Marathon Oil is the third-best performer in the S&P 500 this year, and options traders seem to think it will keep running.
Check out this large complex trade in the Houston-based energy driller:
- 15,423 January 24 calls were sold for $6.70.
- 15,423 January 21 puts were bought for $0.63.
- Volume was below open interest in both contracts, which suggests a large investor closed existing positions.
More transactions occurred at the same time:
- 15,423 January 32 calls were purchased for $2.19.
- 15,423 January 25 puts were sold for $1.33.
- Volume exceeded open interest in both. That suggests a trader opened new positions.
The transaction generated a credit of $5.21. But what does it mean? The matching times, sizes and open interest suggest that an institutional holder is using options to create a bullish “synthetic position.” While complex and risky for individual investors, the transaction illustrates the power and flexibility of options.
Calls and Puts
Calls fix the level where investors can purchase a security, so they tend to appreciate when prices rise. Puts are the opposite, gaining value to the downside. Traders can also sell puts to generate income. That’s similar to owning stock because short puts have a positive delta.
Monday’s trade combined long calls and short puts. The result is a leveraged position controlling 1.53 million shares for a fraction of the upfront cost. The investor can profit on both halves if MRO continues to advance: The calls stand to gain value and the short puts can depreciate.
However there is significant downside risk because they’re obligated to buy shares for $25 if prices are below that level on expiration.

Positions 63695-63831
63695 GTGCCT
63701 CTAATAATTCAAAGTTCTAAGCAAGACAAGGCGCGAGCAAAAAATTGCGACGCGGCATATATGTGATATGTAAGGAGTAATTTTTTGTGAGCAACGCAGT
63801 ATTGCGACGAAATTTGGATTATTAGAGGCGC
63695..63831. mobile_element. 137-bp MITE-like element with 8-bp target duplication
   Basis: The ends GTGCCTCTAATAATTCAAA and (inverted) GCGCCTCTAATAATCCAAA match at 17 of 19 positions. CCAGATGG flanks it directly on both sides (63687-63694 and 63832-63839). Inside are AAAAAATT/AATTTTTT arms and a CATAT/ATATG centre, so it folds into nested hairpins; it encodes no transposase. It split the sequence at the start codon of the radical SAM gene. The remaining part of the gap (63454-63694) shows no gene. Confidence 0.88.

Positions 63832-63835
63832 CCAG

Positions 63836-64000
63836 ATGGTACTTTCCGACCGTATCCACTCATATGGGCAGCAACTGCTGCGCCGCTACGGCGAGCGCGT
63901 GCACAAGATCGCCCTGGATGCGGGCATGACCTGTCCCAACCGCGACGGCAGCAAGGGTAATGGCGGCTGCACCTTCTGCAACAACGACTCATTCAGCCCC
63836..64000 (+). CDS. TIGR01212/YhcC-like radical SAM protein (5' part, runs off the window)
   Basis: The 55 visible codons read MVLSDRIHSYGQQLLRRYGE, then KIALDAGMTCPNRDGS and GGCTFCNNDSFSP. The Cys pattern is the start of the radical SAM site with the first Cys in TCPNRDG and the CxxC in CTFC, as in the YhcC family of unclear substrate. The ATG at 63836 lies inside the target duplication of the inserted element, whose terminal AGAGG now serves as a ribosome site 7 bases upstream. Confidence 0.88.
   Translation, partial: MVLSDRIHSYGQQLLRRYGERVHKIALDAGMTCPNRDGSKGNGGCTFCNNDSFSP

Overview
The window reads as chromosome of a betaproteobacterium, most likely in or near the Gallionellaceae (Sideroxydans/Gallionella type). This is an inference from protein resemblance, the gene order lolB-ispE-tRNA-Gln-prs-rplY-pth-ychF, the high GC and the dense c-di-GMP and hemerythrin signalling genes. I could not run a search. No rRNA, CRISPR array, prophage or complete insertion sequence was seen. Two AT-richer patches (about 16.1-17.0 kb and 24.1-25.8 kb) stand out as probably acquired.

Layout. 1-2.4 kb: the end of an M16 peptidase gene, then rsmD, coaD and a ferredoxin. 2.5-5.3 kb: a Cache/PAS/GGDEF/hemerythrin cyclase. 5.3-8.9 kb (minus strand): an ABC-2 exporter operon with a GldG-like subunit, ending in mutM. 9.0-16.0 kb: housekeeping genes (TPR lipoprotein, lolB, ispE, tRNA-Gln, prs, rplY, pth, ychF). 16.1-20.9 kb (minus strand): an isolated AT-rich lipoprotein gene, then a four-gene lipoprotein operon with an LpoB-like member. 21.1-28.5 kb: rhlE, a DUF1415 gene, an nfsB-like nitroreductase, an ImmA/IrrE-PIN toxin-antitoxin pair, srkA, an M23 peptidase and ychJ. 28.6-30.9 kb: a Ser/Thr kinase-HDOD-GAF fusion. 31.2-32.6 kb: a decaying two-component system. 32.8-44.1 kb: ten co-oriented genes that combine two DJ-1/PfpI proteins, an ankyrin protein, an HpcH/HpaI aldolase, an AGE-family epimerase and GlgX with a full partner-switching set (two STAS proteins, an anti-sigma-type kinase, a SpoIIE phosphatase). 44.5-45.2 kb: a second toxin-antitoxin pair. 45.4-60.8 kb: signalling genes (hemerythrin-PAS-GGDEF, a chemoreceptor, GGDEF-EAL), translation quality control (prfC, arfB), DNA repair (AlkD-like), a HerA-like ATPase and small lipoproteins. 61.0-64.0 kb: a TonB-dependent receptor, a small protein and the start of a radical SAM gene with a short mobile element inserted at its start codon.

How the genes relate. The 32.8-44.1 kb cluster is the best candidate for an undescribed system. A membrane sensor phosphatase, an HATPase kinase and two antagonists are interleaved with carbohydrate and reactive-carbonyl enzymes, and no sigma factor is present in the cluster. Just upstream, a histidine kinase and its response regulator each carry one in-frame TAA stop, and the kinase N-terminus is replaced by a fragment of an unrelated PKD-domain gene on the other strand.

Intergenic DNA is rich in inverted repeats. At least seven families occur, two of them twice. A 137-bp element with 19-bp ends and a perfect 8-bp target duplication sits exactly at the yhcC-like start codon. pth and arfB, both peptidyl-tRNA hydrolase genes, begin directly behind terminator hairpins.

MRO ended Monday’s session up 1.1 percent to $29.47. Its peak in 2022 is near $32. The choice of calls near that level could suggest traders view it as a potential breakout zone.
The trader probably opened the position when MRO was trading at a lower price. Monday’s roll let him or her take some profits while remaining exposed to potentially further upside.
Aside from generating leverage, the strategy can help large portfolio managers manage their portfolios. The short puts effectively create a buy order below the current price, letting the investor know they’ll get filled on a pullback. It also ensures they won’t miss a big rally.
The large transaction pushed MRO’s option volume above 83,000 contracts. That’s more than triple the daily average in the last month, according to TradeStation data.
Options trading is not suitable for all investors. Your TradeStation Securities’ account application to trade options will be considered and approved or disapproved based on all relevant factors, including your trading experience. See Characteristics and Risks of Standardized Options. Visit www.TradeStation.com/Pricing for full details on the costs and fees associated with options.